3. Revoke your probation and impose your jail or prison sentence

Violation Of Probation Hearing: More Detail

Probation is an important sentencing option that can keep you out of jail or prison, or shorten a potential jail or prison sentence. When a judge makes probation part of your sentence, you must comply with all of the terms and conditions or you may face probation revocation. If the judge determines that you violated your probation, you may face very serious consequences, including the imposition of the jail or prison term associated with the underlying offense for which you are on probation.

Probation violation hearings present special challenges. In these situations, your guilt or any available defenses aren’t relevant, neither is there any right to a jury; a judge will simply decide whether or not you complied with the terms of your probation.

The judge only needs to find that it is more likely than not that you violated your probation. If the judge determines you’ve violated your probation, he or she can impose the sentence associated with the underlying offense for which you were put on probation.

If you believe you may have violated your probation, you need to call 858-429-9982 or contact me online.

Below is the information on the most common probation violation my firm deals with and that is regarding San Diego DUI courses. People either fail to enroll in time, stop going to the class or never enroll. This is serious and needs to be dealt with.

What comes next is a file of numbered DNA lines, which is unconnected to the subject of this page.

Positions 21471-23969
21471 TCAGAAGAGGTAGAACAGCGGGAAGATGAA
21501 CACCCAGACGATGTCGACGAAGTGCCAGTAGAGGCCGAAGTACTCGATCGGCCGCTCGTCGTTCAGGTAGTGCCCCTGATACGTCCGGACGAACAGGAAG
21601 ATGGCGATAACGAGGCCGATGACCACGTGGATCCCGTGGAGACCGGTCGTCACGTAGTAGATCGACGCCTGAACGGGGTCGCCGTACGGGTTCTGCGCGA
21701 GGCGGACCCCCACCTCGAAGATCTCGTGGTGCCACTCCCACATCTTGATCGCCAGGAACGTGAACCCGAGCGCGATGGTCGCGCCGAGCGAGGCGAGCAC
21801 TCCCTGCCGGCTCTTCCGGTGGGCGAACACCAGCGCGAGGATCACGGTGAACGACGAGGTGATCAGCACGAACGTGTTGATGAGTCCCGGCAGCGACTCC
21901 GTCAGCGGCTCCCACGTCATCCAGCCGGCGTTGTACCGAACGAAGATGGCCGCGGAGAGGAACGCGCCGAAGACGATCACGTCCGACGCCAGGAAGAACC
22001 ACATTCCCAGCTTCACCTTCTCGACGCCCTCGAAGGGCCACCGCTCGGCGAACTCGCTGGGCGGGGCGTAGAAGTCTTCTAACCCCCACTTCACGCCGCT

DUI Program Reinstatement Facts What is reinstatement? A reinstatement is reenrolling and continuing the OHS Driving Under the Influence Program following dismissal on the same DUI conviction.

Who can reinstate? Participants are eligible for reinstatement up to 24 months from the date of dismissal. The only exception is participants who were dismissed due to a subsequent DUI, must complete a new DUI program.

Do the activities completed prior to dismissal apply after reinstatement? Participants who return to the program after dismissal on the same case will receive credit for the activities they completed provided that the reinstatement is scheduled within 24 months from the date on which the participant was dismissed.

What paperwork is needed for reinstate? Upon dismissal OHS informs participants by mail of the requirements for reenrollment. Court-referred participants who are dismissed from the program may need a re-referral from the court to reinstate. If you are unsure what paperwork is needed, please call us.

What if the participant owed OHS money for services received prior to the dismissal? Participants must pay the balance owed to OHS to reinstate. OHS will set up a pre-reinstatement payment plan with the participant. Contact my office for information.

How to set a reinstatement appointment? Contact our Enrollment Specialists at (855) DUI-8055, or contact the program you were attending directly.

Hire a proactive, affordable and quality defense lawyer when you are facing allegations of failing to appear in court. Contact The Law Offices of Mark Deniz APLC now for a free case evaluation at 858-429-9982.